Sandwich types change seasonally, but we enjoyed a crispy, flaky croissantwich of chicken salad, a shaved cucumber and carrot sandwich on wheat, a turkey-lettuce-tomato, a caramelized onion tart and a mini beef wellington for our savories. 

The Scones… or “scones”

I am almost as picky about my scones and clotted cream as I am about my tea. 

Marlene gets by on a technicality on this one, because what she serves are not scones, and not clotted cream. For our purposes, I’ll used “scones” in quotation marks to describe what these are.

These “scones” are like fluffy, sweet biscuit-cakes that are so buttery you can sometimes detect a tiny wedge of butter within the flakey layers that hasn’t quite melted yet. They are topped with icing, filled with berries, and are so sweet as to be at home on the dessert tier. 

The “clotted cream” is not clotted. It’s more like whipped cream, delicately sweetened for the American palate.

And that, for me, is where Marlene’s Tea & Cakes veers off track. 

Americans are notorious for many things (mostly deserved), one of them being that we like things to be overly sweet and overly salty. Fast food has blighted our palates in ways that Europeans have largely avoided. 

A proper, true-to-form scone should not be sweet, should definitely not have icing, and shouldn’t be as light and fluffy as a biscuit fresh out of a Southern Grandma’s oven. 

Proper, true-to-form clotted cream should also not be sweet (at all) and should have a consistency somewhere between butter and whipped cream (closer to butter). 

The sweetness should only come from the jam.

Marlene’s “scones” don’t even come with jam, because it would be redundant. Gilding an already gilded lily.

But – whatever these are (or are not), they are delicious. These not-scones and not-clotted-cream are delightful confections.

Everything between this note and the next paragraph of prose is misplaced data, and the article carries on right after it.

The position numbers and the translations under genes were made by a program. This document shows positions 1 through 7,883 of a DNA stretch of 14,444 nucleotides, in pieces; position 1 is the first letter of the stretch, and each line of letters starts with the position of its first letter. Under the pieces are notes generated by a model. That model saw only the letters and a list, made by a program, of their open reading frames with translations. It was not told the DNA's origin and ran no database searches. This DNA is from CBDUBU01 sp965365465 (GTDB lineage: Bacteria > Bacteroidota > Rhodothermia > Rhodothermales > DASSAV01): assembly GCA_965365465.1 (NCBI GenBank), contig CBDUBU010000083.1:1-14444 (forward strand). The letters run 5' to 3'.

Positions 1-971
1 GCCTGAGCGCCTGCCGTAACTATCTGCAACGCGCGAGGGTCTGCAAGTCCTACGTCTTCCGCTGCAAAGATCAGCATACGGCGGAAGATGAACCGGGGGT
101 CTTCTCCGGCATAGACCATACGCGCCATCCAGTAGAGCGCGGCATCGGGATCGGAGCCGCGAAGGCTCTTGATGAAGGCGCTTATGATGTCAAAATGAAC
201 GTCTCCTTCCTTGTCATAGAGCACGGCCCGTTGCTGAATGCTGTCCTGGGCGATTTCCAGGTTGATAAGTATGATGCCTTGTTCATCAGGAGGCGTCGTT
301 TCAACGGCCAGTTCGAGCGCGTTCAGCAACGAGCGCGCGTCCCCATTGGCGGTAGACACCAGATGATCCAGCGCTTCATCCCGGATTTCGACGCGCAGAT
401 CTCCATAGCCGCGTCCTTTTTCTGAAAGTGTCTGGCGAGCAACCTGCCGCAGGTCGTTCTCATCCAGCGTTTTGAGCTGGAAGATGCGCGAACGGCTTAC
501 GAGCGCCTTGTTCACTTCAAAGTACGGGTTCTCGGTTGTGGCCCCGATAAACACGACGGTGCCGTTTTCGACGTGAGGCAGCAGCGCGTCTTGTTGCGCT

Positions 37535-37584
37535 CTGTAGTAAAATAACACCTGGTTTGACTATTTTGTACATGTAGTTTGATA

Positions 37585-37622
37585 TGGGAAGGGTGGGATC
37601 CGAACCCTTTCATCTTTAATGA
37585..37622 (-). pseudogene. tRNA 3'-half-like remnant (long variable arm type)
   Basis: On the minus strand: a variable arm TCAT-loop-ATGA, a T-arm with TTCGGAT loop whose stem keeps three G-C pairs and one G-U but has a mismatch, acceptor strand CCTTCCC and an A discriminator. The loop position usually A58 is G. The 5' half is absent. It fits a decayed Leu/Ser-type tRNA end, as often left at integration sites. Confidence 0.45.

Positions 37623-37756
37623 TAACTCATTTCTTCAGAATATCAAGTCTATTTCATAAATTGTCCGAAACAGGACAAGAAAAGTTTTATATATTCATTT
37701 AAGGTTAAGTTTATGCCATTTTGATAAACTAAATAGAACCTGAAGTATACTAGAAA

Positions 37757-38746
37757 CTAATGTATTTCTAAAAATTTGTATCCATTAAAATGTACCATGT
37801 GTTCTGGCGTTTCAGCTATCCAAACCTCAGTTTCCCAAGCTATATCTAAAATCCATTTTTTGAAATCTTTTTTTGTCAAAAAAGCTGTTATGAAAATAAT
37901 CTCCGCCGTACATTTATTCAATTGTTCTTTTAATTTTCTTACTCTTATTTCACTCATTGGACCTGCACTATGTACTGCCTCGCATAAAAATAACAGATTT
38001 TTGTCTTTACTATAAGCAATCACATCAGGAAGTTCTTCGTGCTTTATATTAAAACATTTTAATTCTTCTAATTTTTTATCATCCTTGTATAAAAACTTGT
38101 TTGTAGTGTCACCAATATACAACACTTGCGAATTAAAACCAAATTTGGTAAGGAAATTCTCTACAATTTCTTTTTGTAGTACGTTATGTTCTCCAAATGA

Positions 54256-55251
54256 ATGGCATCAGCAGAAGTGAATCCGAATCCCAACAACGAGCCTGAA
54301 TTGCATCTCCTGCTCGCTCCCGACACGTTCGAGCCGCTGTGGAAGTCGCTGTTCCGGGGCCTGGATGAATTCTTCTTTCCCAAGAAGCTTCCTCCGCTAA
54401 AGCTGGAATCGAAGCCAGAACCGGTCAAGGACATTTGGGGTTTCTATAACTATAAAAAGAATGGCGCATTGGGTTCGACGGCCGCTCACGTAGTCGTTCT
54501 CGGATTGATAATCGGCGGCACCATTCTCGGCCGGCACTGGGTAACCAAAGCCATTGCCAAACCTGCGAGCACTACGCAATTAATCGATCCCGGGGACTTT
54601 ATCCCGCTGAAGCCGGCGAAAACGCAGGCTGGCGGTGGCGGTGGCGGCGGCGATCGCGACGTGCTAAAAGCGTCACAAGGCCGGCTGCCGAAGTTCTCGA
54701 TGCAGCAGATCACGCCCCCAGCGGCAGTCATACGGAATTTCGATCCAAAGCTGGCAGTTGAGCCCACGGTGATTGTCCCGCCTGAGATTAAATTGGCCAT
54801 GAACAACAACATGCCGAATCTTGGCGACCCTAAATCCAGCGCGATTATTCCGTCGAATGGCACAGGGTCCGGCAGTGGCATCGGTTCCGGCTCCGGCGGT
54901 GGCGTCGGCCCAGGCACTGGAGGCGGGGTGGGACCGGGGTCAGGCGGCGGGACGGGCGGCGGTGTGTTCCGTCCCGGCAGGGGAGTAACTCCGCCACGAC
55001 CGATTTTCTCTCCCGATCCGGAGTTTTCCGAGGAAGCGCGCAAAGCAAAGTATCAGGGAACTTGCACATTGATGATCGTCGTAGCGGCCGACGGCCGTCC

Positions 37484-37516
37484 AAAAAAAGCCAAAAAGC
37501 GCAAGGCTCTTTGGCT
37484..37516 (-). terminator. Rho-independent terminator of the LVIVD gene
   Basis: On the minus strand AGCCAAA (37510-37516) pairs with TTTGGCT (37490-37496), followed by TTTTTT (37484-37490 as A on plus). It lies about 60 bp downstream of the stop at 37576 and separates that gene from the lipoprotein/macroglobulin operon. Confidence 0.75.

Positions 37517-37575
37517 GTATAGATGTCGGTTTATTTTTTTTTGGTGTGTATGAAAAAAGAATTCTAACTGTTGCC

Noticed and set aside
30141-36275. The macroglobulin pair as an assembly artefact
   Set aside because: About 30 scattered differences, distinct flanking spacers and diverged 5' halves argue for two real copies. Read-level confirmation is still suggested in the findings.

I’m not too mad about it. 

Sweets

Marlene, or whoever is the pastry chef for Marlene’s Tea & Cakes, is a master of the arts of texture and flavor. But after the “scones”, it’s almost difficult to get excited about the desserts — and I say that as a woman with an extra dessert stomach. I always have room for dessert, even if my favorite part of the meal is actually the savories. 

In our take-out box, we had perfect little creamy clouds of cupcakes.

When I dined-in with my friends and their 3-year-old, I saw what Marlene’s can really do.

Eclair bites with deep, dark chocolate ganache and a cream center that is the epitome of what custard should be. These were my favorite.

Pink butter cookies with buttercream centers and jam, dusted with sugar.

Tiramisu and a tiny trifle topped with a strawberry sprinkled with edible glitter.

Dear goodness, yes.

Oh right, there was also fruit. We gave it to the 3-year old.

What I love about Marlene’s Tea & Cakes: The Attention to Detail

Cream of mushroom with a cheese twist lighter than air

High quality tea, perfect crusts, and little extras like the cream-of-mushroom soup starter (dine-in) that was positively frothy — Marlene’s Tea & Cakes really hits all marks. I’m so conflicted about the “scones” that I debated giving them my first (and only) 5-Teacup rating.